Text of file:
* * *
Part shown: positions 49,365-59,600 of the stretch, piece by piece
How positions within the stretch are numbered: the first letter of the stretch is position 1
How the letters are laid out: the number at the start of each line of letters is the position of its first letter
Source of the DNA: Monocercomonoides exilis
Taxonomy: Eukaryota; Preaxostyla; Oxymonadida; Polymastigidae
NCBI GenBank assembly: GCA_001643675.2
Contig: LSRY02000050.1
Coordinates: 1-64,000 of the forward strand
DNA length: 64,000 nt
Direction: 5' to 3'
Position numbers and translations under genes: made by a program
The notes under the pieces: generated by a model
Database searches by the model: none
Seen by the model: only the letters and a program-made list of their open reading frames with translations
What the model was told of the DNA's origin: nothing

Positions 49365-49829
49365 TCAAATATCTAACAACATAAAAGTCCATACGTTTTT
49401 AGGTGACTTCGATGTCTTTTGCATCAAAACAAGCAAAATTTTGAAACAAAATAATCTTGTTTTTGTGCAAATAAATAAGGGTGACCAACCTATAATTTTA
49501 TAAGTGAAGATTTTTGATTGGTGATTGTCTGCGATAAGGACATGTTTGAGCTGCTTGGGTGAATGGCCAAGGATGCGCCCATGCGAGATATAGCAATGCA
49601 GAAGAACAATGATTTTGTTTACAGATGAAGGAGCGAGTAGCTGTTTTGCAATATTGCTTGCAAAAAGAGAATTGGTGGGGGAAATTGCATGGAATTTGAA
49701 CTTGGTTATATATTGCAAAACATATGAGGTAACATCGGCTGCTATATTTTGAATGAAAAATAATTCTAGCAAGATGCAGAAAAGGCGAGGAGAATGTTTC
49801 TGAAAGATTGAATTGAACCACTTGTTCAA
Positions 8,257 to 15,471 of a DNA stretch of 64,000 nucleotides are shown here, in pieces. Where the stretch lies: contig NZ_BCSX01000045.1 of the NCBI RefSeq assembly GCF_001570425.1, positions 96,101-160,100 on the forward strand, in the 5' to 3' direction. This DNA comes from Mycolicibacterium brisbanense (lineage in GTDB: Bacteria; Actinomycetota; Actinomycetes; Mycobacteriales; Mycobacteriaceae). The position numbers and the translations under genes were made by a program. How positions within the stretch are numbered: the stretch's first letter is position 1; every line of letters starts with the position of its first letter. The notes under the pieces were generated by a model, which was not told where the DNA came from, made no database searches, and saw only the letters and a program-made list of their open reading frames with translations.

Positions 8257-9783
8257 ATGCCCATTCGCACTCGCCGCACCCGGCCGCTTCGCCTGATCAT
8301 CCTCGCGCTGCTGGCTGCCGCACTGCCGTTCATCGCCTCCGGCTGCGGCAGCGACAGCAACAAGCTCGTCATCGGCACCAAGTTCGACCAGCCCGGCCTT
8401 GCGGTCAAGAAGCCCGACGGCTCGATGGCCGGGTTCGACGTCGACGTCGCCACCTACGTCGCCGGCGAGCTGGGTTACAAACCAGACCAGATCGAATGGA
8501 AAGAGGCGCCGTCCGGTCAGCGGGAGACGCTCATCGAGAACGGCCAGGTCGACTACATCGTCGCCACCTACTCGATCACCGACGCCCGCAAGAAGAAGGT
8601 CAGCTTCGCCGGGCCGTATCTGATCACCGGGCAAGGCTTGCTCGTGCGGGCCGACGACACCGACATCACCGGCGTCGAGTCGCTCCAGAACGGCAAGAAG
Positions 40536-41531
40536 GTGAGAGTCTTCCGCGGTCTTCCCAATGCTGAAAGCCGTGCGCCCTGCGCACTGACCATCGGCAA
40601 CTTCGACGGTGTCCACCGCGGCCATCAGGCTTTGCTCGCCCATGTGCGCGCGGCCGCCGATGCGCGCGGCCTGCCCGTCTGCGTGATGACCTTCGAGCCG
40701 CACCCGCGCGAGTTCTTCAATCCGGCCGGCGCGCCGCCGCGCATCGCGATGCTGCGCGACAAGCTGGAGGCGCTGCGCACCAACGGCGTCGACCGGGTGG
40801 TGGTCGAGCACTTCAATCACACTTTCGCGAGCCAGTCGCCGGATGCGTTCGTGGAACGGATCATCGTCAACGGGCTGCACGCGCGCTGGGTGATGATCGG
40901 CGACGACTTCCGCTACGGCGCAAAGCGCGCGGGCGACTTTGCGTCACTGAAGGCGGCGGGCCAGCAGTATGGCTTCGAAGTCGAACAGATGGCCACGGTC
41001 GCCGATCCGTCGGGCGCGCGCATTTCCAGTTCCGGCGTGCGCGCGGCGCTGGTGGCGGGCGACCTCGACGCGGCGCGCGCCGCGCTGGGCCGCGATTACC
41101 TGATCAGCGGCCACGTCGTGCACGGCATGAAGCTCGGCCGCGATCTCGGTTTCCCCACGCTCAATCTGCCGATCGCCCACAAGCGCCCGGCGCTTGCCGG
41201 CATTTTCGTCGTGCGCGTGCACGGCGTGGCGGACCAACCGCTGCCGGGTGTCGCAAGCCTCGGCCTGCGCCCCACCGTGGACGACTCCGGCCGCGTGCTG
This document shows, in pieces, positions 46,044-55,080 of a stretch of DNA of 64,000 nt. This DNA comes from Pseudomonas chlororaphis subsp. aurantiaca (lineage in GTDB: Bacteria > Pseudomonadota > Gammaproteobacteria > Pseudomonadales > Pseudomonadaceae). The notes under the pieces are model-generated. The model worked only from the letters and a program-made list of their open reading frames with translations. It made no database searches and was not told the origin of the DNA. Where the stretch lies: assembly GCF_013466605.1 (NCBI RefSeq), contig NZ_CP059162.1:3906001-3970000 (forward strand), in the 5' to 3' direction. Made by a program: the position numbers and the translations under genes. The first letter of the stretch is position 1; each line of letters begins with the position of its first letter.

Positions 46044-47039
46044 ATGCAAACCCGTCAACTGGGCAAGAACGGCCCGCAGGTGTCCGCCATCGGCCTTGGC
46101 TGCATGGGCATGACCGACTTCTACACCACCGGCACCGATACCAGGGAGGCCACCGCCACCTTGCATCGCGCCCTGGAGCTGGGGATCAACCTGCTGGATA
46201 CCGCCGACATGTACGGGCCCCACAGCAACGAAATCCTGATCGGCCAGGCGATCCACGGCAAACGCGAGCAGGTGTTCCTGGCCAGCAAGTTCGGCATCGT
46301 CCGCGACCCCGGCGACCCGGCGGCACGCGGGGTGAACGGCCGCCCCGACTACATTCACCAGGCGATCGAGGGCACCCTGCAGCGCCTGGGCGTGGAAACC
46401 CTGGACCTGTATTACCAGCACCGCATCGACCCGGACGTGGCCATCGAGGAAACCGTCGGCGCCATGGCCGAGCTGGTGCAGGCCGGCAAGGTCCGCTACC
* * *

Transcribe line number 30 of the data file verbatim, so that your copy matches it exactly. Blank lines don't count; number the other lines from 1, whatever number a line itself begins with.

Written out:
Positions 40536-41531